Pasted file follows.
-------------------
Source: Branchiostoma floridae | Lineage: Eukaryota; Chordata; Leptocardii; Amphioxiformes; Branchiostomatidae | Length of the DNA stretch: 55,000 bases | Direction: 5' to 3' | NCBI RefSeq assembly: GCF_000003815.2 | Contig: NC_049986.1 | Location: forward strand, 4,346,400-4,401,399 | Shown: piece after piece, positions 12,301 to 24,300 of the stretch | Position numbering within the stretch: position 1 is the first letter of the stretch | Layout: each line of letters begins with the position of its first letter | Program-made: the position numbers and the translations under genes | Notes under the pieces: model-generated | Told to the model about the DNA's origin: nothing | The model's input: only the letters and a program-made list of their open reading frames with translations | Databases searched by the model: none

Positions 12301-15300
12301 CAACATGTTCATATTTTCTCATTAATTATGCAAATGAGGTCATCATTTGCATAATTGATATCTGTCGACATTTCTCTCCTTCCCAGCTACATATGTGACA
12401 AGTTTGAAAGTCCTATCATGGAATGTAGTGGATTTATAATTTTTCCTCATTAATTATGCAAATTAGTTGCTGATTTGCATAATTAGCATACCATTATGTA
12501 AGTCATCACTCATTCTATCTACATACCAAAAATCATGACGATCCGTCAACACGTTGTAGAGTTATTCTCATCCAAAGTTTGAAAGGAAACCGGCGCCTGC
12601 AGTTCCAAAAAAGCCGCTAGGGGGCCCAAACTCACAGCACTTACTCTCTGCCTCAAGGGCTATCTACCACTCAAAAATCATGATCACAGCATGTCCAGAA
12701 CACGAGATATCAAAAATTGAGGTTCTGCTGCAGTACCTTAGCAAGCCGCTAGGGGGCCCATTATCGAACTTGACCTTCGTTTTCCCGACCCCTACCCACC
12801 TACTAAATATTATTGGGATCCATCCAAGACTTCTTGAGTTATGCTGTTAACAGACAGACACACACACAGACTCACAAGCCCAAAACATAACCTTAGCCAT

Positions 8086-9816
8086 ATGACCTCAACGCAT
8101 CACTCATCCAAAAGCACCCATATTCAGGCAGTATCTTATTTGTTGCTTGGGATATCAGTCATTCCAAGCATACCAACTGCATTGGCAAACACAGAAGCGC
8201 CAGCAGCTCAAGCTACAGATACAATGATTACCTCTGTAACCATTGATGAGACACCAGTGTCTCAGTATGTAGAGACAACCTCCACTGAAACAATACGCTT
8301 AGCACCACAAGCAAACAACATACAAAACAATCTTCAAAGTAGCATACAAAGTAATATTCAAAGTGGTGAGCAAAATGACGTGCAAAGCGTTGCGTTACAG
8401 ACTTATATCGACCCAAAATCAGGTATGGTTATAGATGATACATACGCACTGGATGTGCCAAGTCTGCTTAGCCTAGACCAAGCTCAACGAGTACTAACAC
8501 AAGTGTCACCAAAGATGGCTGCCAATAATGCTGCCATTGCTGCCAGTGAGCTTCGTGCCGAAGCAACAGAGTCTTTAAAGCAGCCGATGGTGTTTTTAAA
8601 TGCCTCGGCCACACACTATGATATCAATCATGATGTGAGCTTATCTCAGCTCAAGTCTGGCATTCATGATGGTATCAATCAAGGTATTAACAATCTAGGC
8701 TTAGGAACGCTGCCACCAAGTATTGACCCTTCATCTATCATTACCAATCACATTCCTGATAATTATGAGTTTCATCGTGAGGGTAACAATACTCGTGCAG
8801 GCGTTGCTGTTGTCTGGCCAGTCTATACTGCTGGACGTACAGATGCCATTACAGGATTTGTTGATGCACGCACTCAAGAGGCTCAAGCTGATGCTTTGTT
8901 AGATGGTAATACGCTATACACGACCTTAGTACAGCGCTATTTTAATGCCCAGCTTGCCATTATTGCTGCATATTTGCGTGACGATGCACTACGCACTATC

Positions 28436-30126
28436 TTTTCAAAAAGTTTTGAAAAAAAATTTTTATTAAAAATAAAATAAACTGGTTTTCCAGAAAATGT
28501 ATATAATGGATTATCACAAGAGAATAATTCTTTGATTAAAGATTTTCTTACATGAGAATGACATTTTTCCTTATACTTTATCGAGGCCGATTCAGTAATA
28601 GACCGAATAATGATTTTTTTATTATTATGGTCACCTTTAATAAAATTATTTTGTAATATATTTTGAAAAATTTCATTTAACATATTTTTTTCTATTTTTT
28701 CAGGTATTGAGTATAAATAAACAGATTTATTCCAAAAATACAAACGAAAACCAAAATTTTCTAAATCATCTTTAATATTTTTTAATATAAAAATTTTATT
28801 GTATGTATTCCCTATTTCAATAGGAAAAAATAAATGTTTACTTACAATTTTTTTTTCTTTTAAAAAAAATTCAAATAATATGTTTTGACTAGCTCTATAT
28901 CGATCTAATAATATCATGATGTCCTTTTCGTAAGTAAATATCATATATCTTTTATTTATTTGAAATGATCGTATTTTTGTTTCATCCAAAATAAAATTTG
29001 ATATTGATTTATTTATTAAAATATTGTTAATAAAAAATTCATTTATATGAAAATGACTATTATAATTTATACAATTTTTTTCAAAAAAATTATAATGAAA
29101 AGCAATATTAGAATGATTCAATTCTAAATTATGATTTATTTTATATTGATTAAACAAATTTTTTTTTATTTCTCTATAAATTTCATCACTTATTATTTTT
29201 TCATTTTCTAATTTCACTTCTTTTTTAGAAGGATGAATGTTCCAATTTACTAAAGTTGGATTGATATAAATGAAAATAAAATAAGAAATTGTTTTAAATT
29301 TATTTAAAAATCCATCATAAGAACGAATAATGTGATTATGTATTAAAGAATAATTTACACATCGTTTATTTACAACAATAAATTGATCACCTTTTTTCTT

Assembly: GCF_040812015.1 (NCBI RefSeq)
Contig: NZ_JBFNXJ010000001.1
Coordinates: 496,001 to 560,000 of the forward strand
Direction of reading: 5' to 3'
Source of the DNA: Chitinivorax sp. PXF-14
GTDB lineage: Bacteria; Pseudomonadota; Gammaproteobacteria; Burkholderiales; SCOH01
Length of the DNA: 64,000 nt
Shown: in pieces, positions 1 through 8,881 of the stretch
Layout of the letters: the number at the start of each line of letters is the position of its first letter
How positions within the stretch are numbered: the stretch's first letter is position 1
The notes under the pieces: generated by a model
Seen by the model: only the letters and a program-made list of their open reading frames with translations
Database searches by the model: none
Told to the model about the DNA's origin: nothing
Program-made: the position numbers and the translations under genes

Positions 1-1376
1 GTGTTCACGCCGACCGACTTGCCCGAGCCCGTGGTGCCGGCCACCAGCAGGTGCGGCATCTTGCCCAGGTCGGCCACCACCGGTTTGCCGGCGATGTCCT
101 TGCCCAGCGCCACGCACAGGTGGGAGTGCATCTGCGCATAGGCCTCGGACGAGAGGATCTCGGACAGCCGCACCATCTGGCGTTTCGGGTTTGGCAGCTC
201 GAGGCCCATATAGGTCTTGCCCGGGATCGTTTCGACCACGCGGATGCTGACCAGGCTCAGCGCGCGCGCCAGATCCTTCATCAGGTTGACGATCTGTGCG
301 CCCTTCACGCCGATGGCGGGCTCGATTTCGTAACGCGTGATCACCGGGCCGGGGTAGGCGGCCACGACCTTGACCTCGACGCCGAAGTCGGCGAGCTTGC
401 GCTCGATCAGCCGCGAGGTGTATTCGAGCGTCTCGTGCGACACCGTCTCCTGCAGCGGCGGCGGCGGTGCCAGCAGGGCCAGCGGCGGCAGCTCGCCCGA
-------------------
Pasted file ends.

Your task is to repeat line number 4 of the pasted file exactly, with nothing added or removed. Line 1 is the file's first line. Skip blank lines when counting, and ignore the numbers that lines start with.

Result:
12401 AGTTTGAAAGTCCTATCATGGAATGTAGTGGATTTATAATTTTTCCTCATTAATTATGCAAATTAGTTGCTGATTTGCATAATTAGCATACCATTATGTA